Capital One: What's In Your API Wallet?


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Capital One decided to plunge into unfamiliar territory to reach its customers. Using Cisco and Intel® technology, the bank developed two APIs to launch to partners and customers, both proving to be wildly successful.

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Capital One: What's In Your API Wallet?

  1. 1. Unleashing IT Capital One: What’s in your API wallet? Cisco and Intel® partnering in innovation How application programming interfaces (APIs) are helping the innovative bank “refresh and unlock” its potential. Banking has traditionally been conducted at branch locations, but Capital One is anything but traditional. The financial titan is actively working to “re-imagine the way customers interact with their money.” One affiliates earn money by delivering personalized deals to the right customer at the right time. The Rewards API allows customers to “pay with points” on certain websites and applications. “In a digital world, you can’t expect customers to always come to you,” says Joshua Greenough, senior director of technology Innovations at Capital One. “You need to go where they are conducting business.” Both were developed using API management technologies from Mashery, an Intel® company. The Mashery platform enables PCI-compliant, cloudbased global delivery of APIs. This kind of built-in regulatory compliance across APIs can help facilitate integration between finance and retail partners such as Capital One and its affiliates. That’s one of the primary goals of Capital One Labs, the innovation engine of an innovative bank. And the latest fuel for the engine has been APIs, which allow developers to create new programs and services that connect to and extend existing applications. “We’ve been exploring non-traditional channels for a couple years,” says Skip Potter, vice president of Technology Innovations at Capital One. “APIs are very interesting because they allow us to create new digital experiences that are horizontal across all of our service areas, from banking to credit cards to lending. They are a catalyst for change; not just for our customers, but for us and how we do business.” Learning on the fly While the approach may be novel, the goals are conventional: reach new markets and expand the distribution and adoption of Capital One’s services. In spring 2013, the company launched two APIs that extend the reach and value of its loyalty programs. The Digital Deals API helps Capital “We wanted to find areas where we could add value in the marketplace, without impacting our core services or programs,” Greenough explains. “APIs are very new for us, for our partners, and for our customers, so we wanted to crawl before we walk and run. Starting with our loyalty programs gave us a chance to test, explore, and learn.” A number of Capital One affiliates are already utilizing the APIs. With the first two a resounding success, the bank is working to incorporate additional partners and bring new APIs to market. “We developed the first two APIs ourselves, but the greatest value will come when we allow our partners to iterate and improve them,” says Potter. “Our partners are often closest to the customer, and know how to enhance the customer experience within their channel or application environment.”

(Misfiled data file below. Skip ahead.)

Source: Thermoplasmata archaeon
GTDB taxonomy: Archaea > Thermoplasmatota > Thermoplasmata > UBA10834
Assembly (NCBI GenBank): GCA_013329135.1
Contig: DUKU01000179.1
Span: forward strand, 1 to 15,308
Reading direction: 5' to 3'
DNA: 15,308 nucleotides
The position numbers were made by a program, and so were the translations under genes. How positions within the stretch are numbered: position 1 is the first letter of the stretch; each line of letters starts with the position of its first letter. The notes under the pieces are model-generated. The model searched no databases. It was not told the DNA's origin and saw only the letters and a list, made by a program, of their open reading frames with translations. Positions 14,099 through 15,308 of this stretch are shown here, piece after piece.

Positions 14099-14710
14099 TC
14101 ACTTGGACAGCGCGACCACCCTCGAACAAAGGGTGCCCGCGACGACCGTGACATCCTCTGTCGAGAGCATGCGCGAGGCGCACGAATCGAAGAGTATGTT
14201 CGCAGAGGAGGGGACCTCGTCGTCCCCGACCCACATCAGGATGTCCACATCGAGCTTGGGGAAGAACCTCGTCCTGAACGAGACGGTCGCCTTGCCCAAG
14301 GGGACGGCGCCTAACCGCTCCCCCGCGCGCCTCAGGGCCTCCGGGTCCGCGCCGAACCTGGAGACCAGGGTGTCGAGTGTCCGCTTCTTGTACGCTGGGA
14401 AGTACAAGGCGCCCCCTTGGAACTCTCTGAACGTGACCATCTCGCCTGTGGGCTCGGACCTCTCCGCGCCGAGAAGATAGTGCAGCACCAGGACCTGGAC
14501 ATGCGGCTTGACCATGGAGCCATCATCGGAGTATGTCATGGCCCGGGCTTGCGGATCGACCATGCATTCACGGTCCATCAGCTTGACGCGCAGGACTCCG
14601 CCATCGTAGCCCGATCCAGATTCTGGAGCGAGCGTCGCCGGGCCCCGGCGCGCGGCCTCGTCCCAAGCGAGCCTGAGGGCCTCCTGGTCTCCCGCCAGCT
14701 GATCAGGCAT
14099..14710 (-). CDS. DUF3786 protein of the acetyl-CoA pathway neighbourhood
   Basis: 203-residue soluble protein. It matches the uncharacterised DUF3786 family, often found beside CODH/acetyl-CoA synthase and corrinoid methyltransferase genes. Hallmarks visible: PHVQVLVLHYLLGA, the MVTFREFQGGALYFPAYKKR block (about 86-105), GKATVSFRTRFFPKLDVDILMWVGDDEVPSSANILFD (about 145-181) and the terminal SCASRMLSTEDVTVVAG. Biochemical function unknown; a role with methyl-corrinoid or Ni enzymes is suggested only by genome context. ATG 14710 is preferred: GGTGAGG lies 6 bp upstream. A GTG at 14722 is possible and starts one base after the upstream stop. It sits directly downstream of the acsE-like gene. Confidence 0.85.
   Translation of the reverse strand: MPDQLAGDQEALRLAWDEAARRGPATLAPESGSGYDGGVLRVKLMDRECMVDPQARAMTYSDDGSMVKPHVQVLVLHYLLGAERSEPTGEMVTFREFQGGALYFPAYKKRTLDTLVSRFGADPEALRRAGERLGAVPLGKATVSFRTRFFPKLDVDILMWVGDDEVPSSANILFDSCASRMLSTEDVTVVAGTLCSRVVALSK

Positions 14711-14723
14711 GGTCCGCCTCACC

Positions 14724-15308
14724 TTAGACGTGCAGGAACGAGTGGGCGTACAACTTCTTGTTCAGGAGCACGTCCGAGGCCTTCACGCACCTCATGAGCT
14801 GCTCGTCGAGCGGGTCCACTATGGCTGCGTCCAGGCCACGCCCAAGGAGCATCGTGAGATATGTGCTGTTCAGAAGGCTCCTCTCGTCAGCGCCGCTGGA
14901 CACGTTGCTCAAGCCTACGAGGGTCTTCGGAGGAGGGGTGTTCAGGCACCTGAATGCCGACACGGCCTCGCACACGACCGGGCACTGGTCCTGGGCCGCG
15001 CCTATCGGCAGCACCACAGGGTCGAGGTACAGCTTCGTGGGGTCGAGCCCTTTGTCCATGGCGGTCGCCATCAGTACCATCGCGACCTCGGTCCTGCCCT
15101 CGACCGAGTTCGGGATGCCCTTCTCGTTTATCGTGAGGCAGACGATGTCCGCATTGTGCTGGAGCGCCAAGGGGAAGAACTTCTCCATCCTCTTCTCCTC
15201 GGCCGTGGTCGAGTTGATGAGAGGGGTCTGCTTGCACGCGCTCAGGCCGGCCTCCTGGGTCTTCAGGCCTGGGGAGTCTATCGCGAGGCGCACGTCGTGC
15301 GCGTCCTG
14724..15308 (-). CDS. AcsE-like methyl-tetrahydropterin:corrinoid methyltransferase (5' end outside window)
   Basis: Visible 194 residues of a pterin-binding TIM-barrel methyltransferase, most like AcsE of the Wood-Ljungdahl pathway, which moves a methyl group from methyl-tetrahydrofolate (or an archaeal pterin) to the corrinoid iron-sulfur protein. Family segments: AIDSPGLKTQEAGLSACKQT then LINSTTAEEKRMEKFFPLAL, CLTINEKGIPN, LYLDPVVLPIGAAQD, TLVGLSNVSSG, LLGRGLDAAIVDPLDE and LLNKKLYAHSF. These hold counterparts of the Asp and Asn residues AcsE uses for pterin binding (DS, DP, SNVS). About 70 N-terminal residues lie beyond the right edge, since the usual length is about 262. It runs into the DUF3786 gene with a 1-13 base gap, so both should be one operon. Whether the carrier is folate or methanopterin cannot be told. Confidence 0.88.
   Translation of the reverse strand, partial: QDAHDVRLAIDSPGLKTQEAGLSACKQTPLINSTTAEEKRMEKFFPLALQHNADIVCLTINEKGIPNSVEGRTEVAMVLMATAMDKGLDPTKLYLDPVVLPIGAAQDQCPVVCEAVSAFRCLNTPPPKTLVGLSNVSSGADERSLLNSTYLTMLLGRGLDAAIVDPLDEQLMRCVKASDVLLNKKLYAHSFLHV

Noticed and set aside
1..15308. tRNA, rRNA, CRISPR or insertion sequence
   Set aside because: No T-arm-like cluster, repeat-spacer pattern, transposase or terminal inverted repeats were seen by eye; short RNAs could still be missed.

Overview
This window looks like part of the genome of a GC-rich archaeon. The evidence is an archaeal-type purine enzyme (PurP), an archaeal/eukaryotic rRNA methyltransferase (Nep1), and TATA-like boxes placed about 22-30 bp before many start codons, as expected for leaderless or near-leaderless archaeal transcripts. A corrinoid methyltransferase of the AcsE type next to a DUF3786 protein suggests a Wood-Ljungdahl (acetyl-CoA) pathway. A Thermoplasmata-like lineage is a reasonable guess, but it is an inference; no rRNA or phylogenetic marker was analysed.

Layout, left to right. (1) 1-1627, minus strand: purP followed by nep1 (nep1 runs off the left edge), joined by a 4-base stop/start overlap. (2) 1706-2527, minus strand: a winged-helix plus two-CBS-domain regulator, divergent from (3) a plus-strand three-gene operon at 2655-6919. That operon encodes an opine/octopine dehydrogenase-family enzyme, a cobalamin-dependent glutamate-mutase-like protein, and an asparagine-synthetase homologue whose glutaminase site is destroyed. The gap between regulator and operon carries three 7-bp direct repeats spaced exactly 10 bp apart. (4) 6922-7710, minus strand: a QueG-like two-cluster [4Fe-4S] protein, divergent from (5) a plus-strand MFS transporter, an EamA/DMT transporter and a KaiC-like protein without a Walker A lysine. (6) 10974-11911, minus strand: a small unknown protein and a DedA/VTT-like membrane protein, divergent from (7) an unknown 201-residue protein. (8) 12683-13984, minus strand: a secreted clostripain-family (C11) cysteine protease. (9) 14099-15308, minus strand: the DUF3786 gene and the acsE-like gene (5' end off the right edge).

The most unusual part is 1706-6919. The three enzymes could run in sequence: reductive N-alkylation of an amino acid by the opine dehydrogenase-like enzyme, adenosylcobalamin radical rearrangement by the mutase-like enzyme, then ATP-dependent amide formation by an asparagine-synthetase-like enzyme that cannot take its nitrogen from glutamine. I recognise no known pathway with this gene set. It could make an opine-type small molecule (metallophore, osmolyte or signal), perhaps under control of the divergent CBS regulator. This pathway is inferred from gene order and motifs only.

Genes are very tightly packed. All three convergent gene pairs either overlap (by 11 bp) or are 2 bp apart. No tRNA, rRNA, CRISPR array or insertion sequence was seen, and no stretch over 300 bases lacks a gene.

2. 2. Unleashing IT Internal momentum building In addition to positive partner and customer adoption, Capital One is experiencing a “surprising” amount of internal momentum surrounding its API development and initiatives. “This stuff is brand new, and we’re in an entrenched industry. That said, there has been an unexpectedly high level of energy and interest internally,” says Greenough. “Our business groups have seen the value and are asking for more. It’s safe to say APIs are pushing the envelope for us, throughout the company.” While the current APIs are focused on consumers and shopping experiences, Potter sees a tremendous opportunity to use APIs in support of Capital One’s small business and commercial customers. “We think APIs can help us integrate our services with ERP, payroll, and financial applications in ways that help small and medium companies run their business,” he says. “And we can do it quickly. It only takes a few months to get a new API to market and let our customers start using it. Then we can learn from it, improve it, and leverage it in new ways.” “In the beginning, all of this was theoretical and aspirational, but it’s quickly becoming reality,” Greenough adds. “APIs are helping us take a fresh look at banking and unlock the potential of this promising technology.” API management To learn more about Mashery’s API management platform, see a demonstration at: This article first appeared online at, available after subscribing at © 2013 Cisco and/or its affiliates. All rights reserved. Cisco and the Cisco logo are trademarks or registered trademarks of Cisco and/or its affiliates in the U.S. and other countries. To view a list of Cisco trademarks, go to this URL: Third party trademarks mentioned are the property of their respective owners. The use of the word partner does not imply a partnership relationship between Cisco and any other company. (1309) Intel and the Intel logo are trademarks or registered trademarks of Intel Corporation in the U.S. and/or other countries.